Up All Night: “Mr. Bob’s Toddler Kaleidoscope”
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Up All Night: “Mr. Bob’s Toddler Kaleidoscope”

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Up All Night

“Mr. Bob’s Toddler Kaleidoscope”

Season 1, Episode 5

Much of what’s been written about Up All Night (my reviews included) has revolved around the question of “what to do with Ava.” It’s a refrain (“How do you solve a problem like Ava?” sings an imaginary chorus of TV critics and online commentators in nun’s habits) that has as much negative intent behind it as positive; occasionally, the tone is such as to suggest Ava should be done away with before anything else is done with her. But that’d unfair to Maya Rudolph, a talented comedic actress who, despite a few go-to tics and gimmicks, deserves the time in the spotlight Up All Night affords her. Ava’s the one who needs work, the one who needs to avoid lapsing into a walking, shouting caricature. So how do you catch that cloud and pin it down? Try giving it real, relatable wants and desires, as “Mr. Bob’s Toddler Kaleidoscope” does.

As much as Up All Night has been about Chris and Reagan’s relationship and the way it’s being redefined by parenthood, the show is also about the bond between Reagan and Ava. Pushing that concept so much so soon makes Up All Night feel occasionally cluttered and unfocused, but episodes like “Mr. Bob’s Toddler Kaleidoscope” (It gets more fun every time you type it!) and “Working Late And Working It” do the legwork to show the dynamic of Reagan’s second-most-important relationship—and how it’s mostly beneficial to Ava. Of course, that’s how a lot of main character-main character’s pesky friend relationships function—think Kramer and Newman, Theo and Cockroach, or DJ Tanner and Kimmy Gibler. Reagan is Ava’s rock, the only one that can talk her down from a tantrum or write her a speech for a benefit event in her limited spare time. We don’t know a whole lot about Ava as a person, but we know one thing: She needs Reagan.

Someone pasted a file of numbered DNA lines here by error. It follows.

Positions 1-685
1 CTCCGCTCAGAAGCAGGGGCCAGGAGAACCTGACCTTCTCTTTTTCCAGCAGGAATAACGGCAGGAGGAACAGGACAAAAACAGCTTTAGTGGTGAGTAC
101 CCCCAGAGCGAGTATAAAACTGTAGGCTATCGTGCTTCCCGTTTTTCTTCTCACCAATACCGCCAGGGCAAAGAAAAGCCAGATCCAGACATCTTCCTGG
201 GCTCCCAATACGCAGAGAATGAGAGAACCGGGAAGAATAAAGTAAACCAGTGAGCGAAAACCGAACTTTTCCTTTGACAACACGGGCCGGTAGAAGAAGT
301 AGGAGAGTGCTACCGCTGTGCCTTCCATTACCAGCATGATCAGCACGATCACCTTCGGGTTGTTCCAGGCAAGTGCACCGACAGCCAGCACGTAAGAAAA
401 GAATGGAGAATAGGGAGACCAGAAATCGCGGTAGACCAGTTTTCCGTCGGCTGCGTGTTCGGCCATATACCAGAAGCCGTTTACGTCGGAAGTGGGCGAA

So here’s another thing to do with Ava: Show why she means so much to Reagan. Because spending time with your infant daughter in lieu of seeing Manic Manday—an all-transvestite tribute to The Bangles, natch—or attending a Zac Posen event with your best friends is totally understandable. And it’s totally understandable that Ava would be put out by Reagan’s decisions to do so. But steady employment and a standing, annual date to see men in dresses play “Walk Like An Egyptian” do not a fully realized friendship make. It’s almost too easy for Reagan to be mad at Ava after she leaves the gig early—from what we’ve seen, she doesn’t get a whole lot of fulfillment from a happy Ava. The expressions of Reagan’s devotion are there, but we’re missing a whole lot of answers to the question “Why?”